Back to Belfast (2004-03-16 - 3:42 p.m.)
I've heard it said
It's time to switch to whiskey, we've been drinking beer all day!"
That's my little Corb Lund Band tribute to Ireland. That's right: I got to go on a tour of the Old Bushmills distillery! And if you don't drink Guinness around here, whiskey's the next best thing.
So yes, I made it to Belfast. I actually thought the trip would be much worse than it was. It was long, but it was scenic and I really enjoyed seeing more of the countryside (even out of the windows of a bus). Unfortunately, though, the trip didn't get off to what you'd call a very good start. I couldn't check out of the hostel till 8 am, which took forever. I made the mistake of grabbing breakfast after that, and the even more dire mistake of taking the Circle tube line to Victoria station. I knew it was slow, but I thought that not having to change trains at King's Cross would make it faster even so. I was apparently wrong. My bus was due to leave at 9 am, and as the time ticked nearer and nearer the train I was on suddenly and mysteriously decided to stop in the middle of a tunnel and just hang out there for a while. To say I was frustrated would be putting it mildly. When the train FINALLY decided to move along into Victoria Station, I leapt out and literally ran the three blocks to Victoria Coach Station.
I rushed into the station and asked the first uniformed person I saw which coach stand I needed. She told me it was #16, up at the top, and I had better run. Being Canadian, and stressed (so not thinking in Brit-speak) I assumed this meant upstairs. Of course it just meant at the end of the row, but by the time I figured this out and started running it was 9:00 on the dot. I reached the coach and gestured at the driver, who waved me away. So I found another guy in uniform, who told me the coach driver was just being bloody-minded and I should be able to still get on. He hauled the coach driver out, who proceeded to start screaming at me at the top of his lungs (precipitated by my apologising for being late). I haven't heard such a tirade since I was late for an exam of Doug Wong-Wylie's once in second-year university! It started out "Sorry doesn't bloody well cut it, you're bloody well late, you're lucky I didn't sell your seat to someone else, I shouldn't even let you get on..." and took off from there. The bus attendant guy smiled at me sympathetically, but that didn't help much as the entire bus was sitting in rapt silence watching me be chewed out by the bus driver from hell. I amused myself on the way out of London by composing a very blunt and well-written letter telling him exactly what I thought of him and his screaming fit, but by the time we got off the bus seven hours later I had calmed down enough not to give it to him.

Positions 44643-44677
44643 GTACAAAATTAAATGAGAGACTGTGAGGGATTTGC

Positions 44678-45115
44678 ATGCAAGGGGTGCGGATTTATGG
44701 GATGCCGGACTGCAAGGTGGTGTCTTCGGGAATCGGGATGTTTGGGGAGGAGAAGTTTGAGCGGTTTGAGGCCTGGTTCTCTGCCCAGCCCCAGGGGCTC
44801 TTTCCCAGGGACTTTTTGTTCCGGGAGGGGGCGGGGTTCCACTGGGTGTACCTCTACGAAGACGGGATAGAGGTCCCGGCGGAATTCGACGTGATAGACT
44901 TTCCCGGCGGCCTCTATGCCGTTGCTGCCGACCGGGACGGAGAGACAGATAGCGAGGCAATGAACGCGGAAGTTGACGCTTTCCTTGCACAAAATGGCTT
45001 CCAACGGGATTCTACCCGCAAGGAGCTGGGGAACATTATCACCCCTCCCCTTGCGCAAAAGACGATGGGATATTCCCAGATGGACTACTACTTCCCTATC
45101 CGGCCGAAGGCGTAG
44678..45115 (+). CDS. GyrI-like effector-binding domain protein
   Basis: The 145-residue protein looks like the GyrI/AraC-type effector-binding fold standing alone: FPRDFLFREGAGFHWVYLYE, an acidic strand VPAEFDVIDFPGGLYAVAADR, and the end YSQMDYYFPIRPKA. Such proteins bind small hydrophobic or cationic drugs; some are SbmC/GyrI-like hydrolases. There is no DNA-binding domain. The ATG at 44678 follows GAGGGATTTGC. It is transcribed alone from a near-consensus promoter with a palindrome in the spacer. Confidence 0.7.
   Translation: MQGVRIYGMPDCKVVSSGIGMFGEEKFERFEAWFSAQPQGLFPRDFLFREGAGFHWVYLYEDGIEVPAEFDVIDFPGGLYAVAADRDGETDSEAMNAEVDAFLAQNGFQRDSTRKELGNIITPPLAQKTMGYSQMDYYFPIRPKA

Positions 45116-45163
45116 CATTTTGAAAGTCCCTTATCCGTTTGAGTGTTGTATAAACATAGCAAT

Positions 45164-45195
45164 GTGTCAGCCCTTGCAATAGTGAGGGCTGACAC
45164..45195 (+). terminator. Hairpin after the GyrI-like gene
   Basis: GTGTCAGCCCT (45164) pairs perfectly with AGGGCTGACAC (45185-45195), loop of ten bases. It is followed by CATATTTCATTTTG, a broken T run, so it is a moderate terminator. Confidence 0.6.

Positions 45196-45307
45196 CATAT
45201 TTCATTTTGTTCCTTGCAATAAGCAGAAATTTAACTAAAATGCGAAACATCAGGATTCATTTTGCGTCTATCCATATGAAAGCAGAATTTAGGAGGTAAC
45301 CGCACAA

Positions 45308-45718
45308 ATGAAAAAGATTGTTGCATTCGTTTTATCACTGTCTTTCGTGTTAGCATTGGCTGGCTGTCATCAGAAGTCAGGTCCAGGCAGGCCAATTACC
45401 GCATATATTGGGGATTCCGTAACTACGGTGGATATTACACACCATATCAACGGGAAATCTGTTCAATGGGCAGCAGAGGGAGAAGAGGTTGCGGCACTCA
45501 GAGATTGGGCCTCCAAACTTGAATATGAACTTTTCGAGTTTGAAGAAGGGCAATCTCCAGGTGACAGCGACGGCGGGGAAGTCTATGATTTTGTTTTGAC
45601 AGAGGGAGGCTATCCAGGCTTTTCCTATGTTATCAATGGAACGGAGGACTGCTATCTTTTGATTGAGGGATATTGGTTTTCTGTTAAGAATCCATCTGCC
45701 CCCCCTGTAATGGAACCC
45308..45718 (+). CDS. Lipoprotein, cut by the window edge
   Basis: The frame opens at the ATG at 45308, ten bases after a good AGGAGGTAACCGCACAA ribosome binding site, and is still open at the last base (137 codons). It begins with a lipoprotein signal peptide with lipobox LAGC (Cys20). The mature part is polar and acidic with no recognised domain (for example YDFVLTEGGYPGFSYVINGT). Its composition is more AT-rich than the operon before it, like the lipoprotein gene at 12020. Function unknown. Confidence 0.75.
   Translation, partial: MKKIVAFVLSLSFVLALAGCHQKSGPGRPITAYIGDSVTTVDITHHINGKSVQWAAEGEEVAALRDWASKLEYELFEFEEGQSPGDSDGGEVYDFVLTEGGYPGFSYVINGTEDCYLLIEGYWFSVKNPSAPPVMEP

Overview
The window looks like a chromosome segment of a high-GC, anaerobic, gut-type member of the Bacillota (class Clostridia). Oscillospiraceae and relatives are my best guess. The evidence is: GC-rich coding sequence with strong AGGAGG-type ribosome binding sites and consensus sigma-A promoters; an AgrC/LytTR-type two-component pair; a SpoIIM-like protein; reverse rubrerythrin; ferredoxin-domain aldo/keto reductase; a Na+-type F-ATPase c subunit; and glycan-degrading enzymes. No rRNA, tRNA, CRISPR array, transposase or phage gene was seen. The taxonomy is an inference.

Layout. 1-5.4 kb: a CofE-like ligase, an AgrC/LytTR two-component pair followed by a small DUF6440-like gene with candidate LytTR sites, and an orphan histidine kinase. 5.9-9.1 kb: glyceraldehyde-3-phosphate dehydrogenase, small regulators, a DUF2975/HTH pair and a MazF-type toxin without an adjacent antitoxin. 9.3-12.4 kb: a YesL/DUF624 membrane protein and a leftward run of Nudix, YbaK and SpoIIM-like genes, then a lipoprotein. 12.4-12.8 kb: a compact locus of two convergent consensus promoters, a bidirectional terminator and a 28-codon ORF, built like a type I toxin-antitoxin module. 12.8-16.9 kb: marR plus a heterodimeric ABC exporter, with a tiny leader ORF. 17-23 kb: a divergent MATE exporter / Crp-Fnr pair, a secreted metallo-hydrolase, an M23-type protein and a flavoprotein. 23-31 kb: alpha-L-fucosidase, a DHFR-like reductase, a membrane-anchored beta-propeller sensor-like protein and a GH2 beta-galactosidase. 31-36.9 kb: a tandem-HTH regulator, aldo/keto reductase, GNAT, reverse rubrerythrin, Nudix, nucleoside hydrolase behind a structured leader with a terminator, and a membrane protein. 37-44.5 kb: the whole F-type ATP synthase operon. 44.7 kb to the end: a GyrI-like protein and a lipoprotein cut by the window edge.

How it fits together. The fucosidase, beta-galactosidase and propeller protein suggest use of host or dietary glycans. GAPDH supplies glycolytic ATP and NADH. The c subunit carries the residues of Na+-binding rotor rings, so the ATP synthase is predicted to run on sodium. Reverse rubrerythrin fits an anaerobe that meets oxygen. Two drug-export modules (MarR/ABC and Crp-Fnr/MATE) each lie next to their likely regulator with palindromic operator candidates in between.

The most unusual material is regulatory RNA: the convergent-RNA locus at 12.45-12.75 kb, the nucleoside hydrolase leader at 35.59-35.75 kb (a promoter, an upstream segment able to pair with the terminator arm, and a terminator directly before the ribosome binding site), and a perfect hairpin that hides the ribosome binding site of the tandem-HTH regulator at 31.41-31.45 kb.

However, once I calmed down a little the trip was quite pleasant. (Better once we got rid of Mr. Horrible Bus Driver at Carlisle, though). After Carlisle I was watching the countryside go past and suddenly noticed that it had become ridiculously beautiful sometime in the last few miles. Then we pulled into Dumfries, and I realised that it was because we'd hit Scotland. What a gorgeous country. At that point, I was happy I took the bus and had an opportunity to see these places. It was interesting - Scotland (and the very north of England) was full of low stone walls dividing the fields. These served exactly the same function as the canals in Holland, and the hedges in Ireland. I'd be interested how they got those walls to stand up. I didn't see any mortar, although perhaps it had just worn away. I also saw a lot of sheep with spots of colour on their butts, and even some with numbers! I thought it was pretty funny the first time I saw a blue-reared sheep.
I had been looking forward to the ferry ride, because I like boats, but it turned out not to be very fun at all. There was what appeared to be an entire school of screaming wee'uns, all wearing green football jerseys and all running around the ferry. Also, you weren't allowed out on the deck, so I couldn't even see the water. Luckily it was a short ride and after about the first 45 minutes someone corralled all the kids into the front of the ferry, so at least you couldn't hear them as much.
From the ferry station it was a short bus ride to Europa station, where I was picked up by John. It was great to be back at familiar Dunluce Ave with familiar people who even seemed happy to see me! The only downside was that John has suddenly taken up smoking again. I'll leave that there: suffice it to say I'm not overly pleased.
Kerry the American roommate has her sister staying this week as well, and as soon as I walked in Kerry said, "Do you want to go to the Giant's Causeway tomorrow? I booked us a ticket!" Which was great, although unexpected, because I had been meaning to go last time I was here but was too sick to make the effort.
The tour was great. It was on a mini-bus, driven by a guy from Glasgow who was very obviously speaking v-e-r-y s-l-o-w-l-y so all the tourists could understand his accent! We went up the coast road through some of the Glens of Antrim and saw some absolutely gorgeous scenery. We passed some old caves that used to be used as a house, an illegal still and an illegal school for Catholics! We stopped at the rope bridge, but unfortunately it wasn't in use yet.
Okay, more later - a few very busy days are too much to tell in one sitting.
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